The Quantum Connection (Warp Speed II) – Travis S. Taylor

Computer geek Steven Montana was left alone in the world after the secret war in Warp Speed. Life is looking up as he gets a job for the government working on top secret stuff. Then it all goes to hell as he is abducted by aliens (again, as it turns out). At that point, the story changes scope significantly, as Steven hooks up with the protagonists of Warp Speed and they fight a war for the survival of humanity in a hostile galaxy.

This format of this novel is Heinleinian romp straight out of the Golden Age of Science Fiction. But there are differences. All the science is cutting edge, with quantum entanglement, computer agents and nanomachines to name but a few things. The generally positive outlook on humanity and charming naif tone from the prequel remain. Steven is an archetypal good guy who gets the intelligent and pretty girl (how the latter happens is a bit unusual, but still). It is also a novel of how opportunity for personal growth and turning yourself around can lurk behind the most unlikely corner.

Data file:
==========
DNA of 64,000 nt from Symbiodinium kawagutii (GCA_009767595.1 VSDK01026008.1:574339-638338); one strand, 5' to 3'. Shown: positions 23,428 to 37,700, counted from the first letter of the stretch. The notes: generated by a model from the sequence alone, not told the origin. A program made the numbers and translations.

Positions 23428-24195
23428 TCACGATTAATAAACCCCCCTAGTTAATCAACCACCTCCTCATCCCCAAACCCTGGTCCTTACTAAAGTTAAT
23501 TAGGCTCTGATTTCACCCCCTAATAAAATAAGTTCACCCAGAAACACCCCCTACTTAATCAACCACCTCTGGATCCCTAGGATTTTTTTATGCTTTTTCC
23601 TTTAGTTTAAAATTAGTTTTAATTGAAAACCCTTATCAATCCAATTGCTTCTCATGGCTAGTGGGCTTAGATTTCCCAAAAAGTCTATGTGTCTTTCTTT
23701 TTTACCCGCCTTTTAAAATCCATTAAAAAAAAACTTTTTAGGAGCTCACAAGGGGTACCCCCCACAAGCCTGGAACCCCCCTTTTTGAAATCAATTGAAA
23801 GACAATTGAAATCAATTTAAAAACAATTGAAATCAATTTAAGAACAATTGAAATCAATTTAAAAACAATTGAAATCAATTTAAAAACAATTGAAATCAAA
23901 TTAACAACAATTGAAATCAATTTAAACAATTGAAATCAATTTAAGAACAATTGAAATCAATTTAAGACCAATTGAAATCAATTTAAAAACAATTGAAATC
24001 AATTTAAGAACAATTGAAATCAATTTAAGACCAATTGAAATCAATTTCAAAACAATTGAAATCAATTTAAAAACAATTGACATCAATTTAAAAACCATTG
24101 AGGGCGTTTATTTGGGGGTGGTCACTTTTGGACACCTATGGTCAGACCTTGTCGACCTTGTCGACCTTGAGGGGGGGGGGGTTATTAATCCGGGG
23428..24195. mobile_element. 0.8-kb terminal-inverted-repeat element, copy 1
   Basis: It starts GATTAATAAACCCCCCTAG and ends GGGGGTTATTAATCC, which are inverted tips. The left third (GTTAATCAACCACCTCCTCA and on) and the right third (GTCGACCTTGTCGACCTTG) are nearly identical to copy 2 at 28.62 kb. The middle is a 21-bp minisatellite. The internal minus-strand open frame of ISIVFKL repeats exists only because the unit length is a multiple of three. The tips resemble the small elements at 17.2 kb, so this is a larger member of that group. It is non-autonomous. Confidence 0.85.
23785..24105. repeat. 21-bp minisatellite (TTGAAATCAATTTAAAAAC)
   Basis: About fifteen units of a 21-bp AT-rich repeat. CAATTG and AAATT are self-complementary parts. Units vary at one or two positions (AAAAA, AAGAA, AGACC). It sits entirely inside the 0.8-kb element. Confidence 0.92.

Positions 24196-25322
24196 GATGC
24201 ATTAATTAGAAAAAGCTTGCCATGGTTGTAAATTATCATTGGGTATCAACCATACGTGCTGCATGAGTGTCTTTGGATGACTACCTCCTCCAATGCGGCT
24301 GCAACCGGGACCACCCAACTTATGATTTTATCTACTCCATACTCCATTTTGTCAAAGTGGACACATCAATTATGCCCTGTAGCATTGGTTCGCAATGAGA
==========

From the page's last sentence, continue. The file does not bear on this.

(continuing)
Just like it’s predecessor, this one was immensely enjoyable. It is pure, shameless fun. The characters are perhaps a bit over the top but it feels as if the author does this very much on purpose, with a glint of mischief in his eye. All the Golden Age clichés are treated with respect and irreverence both, as this book harkens back to a simpler time, reminding us that goold old fashioned heroes can help us navigate today’s more complex moral landscape.

The Bohr Maker; Deception Well; Vast – Linda Nagata

These three very loosely connected novels span thousand of years. Nagata writes competently about a future in which humanity is first technologically lifting itself off earth, and finally scattered about a hostile universe. I enjoyed them even though Nagata does two things which annoy me. The first is that the novels are in parts rather boring. Nothing much happens. The other thing is that she can be very  depressing. Vast especially makes me feel just a bit too small in a vast (heh) universe.

Prey – Michael Crichton

Crichton takes on nanotechnology in his usual “one-week story” format. Exciting and with some neat tech stuff but not particularly deep. This sort of thing has an irresistible appeal for a geek like me . Genetics, computers, nanotech, all rolled into one. Pity the book isn’t that good.